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Old February 10th, 2011, 12:32 PM
ToddDH ToddDH is offline
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Join Date: May 2008
Location: Greeneville, Tennessee
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Hawkeye, you are very perceptive.

HOWEVER, if indeed the situation occurred as the cruiser presented it, the actions of Thompson Cruises are absolutely abominable.

Epilepsy is certainly not uncommon. While not all that common, gran mal seizures which it appears this man suffered, are not that often seen by the public, that type of seizure is not all that rare. It is incomprehensible to me that a ship wouldn't have sufficient supplies of the two drugs (at least years ago these were the drugs that were used for decades...I'm sure they've since been upgraded but in an emergency they both still work) of Phenobarbitol and Dilantin (Mike can correct me or at least update me if their use was completely abandoned a long time ago). The following are the procedures I was taught many years ago and may have changed, again, Mike is better versed (or any medical person) on this subject so I hope he/they will correct any major changes in what I'm about to write.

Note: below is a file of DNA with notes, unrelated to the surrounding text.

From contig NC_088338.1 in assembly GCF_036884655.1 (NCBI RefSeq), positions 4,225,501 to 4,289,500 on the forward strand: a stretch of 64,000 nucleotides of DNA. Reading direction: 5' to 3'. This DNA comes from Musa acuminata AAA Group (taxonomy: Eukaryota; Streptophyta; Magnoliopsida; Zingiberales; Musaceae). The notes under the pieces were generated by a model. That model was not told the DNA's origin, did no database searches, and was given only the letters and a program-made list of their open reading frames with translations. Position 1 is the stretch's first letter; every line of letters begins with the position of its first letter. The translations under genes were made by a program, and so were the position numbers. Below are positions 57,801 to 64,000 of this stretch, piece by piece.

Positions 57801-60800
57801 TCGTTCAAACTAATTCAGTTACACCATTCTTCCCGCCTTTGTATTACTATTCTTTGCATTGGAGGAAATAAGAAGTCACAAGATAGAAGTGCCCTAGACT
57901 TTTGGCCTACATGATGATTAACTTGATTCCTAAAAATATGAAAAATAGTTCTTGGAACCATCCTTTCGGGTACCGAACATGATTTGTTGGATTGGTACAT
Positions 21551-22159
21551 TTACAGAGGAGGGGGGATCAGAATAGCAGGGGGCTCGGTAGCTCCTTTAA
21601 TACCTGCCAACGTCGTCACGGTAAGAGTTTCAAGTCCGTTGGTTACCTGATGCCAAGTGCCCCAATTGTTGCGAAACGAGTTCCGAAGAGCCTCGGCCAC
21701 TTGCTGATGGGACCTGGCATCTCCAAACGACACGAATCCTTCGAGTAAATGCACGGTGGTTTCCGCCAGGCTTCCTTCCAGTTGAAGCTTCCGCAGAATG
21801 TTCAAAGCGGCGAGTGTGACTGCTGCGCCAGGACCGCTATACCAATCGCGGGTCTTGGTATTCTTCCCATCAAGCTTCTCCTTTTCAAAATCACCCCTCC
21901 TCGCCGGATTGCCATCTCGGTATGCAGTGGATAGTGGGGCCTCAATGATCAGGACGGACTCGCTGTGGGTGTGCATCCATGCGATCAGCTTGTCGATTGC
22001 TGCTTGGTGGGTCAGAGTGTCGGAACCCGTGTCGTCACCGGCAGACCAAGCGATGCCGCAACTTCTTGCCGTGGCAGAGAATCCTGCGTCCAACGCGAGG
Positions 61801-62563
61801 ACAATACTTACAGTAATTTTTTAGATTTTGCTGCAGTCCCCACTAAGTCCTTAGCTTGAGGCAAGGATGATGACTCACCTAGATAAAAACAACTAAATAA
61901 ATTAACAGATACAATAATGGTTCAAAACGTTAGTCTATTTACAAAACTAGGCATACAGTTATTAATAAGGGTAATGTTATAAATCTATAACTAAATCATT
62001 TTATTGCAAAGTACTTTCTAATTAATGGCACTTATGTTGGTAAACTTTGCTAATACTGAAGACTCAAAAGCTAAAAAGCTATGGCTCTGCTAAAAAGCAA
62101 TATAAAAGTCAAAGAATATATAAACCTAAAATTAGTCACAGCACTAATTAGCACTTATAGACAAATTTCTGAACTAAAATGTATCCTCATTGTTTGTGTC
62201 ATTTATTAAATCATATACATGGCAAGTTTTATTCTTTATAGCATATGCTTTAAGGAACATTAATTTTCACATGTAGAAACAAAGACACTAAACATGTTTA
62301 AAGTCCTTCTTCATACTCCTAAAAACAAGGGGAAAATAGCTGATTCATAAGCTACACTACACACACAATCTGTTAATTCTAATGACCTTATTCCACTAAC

If indeed a person has a Gran Mal seizure (as opposed to a petite mal in which the person basically sits or lies and stares; this type of seizure can actually go unnoticed by passersby who are not familiar with epilepsy) it's best to do the following: Do not put anything in their mouths such as a tongue depressor allegedly used to prevent someone from "swallowing their tongue, which in fact is not possible) but to move any endangering objects such as furniture and/or articles that could injure the victim if he/she hit them or could fall on them. In no way shape or form should a person suffering a gran mal seizure be restrained merely to "calm" them simply because they can be significantly injured. When the seizure ends (it's usually albeit not always, very brief) the victim should then be carried to a bed as they will be absolutely exhausted and sleep (sometimes for several hours) following the event.

Todd
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